The Sikhs of Hazoor Sahib
Nidar Singh Nihang & Paramjit Singh
This superbly illustrated landmark work explains the story of one of the last bastions of early Sikh tradition - an exotic world that has all but disappeared.
Using rare pictures and documents, UK-based scholars Nidar Singh Nihang and Parmjit Singh have explored the history of the Sikhs of ‘Hazoor Sahib’– the shrine in the Deccan, India, far from the traditional Sikh homeland of the Punjab – where in 1708 Guru Gobind Singh, a warrior-poet who spent much of his life battling against the oppressive policies of the Mughal Empire, found his last resting place.
This is the first of a two-volume work examining the history and traditions of the shrine Hazoor Sahib (which means ‘Master’s Presence’), revered as the fourth Sikh takht or throne of temporal and spiritual authority.
The story spans three centuries from the very first modest structure built over the ashes of Guru Gobind Singh to the “insensitive destruction” of its unique built heritage in the name of modernisation and beautification.
The authors have drawn upon a wealth of written materials and oral tradition to evoke a vivid and often startling account of the empires, events and characters, including maharajas, warriors, emperors, nizams, politicians and policemen, which are intertwined with the sense of mystery and reverence that has surrounded the memory of the tenth Sikh Guru.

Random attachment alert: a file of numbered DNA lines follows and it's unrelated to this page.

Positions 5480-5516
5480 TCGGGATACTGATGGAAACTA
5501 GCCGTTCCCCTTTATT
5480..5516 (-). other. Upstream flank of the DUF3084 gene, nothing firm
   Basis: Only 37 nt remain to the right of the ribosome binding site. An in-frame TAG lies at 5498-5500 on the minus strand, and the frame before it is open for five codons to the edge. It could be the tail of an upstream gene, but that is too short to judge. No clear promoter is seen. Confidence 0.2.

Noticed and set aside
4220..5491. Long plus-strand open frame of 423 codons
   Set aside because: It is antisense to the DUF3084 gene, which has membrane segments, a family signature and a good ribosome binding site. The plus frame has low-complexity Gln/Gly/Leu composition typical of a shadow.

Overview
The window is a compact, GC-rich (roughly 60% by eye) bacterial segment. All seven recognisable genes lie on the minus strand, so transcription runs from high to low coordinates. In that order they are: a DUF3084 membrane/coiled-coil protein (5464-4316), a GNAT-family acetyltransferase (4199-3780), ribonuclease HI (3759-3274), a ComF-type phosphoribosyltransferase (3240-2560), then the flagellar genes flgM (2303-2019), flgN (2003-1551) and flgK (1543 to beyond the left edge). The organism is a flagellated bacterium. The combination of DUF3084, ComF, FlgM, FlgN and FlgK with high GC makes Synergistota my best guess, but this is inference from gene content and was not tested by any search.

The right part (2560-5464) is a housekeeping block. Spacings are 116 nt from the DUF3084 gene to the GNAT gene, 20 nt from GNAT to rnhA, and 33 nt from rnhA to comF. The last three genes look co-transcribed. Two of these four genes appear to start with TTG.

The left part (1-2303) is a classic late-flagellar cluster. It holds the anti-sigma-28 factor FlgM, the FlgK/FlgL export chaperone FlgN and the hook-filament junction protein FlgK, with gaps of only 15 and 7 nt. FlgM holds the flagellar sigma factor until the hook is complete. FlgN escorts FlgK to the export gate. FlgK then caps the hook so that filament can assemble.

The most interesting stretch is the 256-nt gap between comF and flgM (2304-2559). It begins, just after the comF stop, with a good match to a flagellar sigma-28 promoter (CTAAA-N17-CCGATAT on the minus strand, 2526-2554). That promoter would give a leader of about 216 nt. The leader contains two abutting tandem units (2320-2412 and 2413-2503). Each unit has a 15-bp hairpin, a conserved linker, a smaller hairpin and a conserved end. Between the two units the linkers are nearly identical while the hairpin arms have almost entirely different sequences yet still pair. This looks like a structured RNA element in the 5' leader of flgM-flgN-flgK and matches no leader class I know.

Published to mark the 300th anniversary of the passing of spiritual authority to the Sikh scriptures, In the Master’s Presence brilliantly brings this all but lost world to life with over 150 illustrations of paintings, photographs, documents, portraits and artefacts from archive and private collections all over the world.
In the Master’s Presence, Volume 2: Traditions available October 2009.
‘A beautiful production…a precious collector’s item which I will treasure’ Khushwant Singh, author of History of the Sikhs
‘Fascinating!’ William Dalrymple, author of The Last Mughal
‘immensely readable’ Susan Stronge (Senior Curator, Victoria & Albert Museum), editor of The Arts of the Sikh Kingdoms
‘Comprehensive research’ The Tribune
‘A fabulous achievement …Hazoor Sahib takes us into a lost world of Sikh history. We are in the presence not only of the Master – but of world class scholarship and research.’ Christy Campbell, author of The Maharajah’s Box
‘A treasure-chest of a book! …combines fascinating and deeply informed text with an abundance of superbly reproduced images… This aesthetically and historically rich volume celebrates an important and under-acknowledged strand of Sikh tradition at a time when it is at risk as never before.’ Professor Eleanor Nesbitt (University of Warwick), author of Sikhism: A Very Short Introduction
‘[The authors] do remarkable work in cataloguing the history of Deccani Sikhs…’ World Sikh News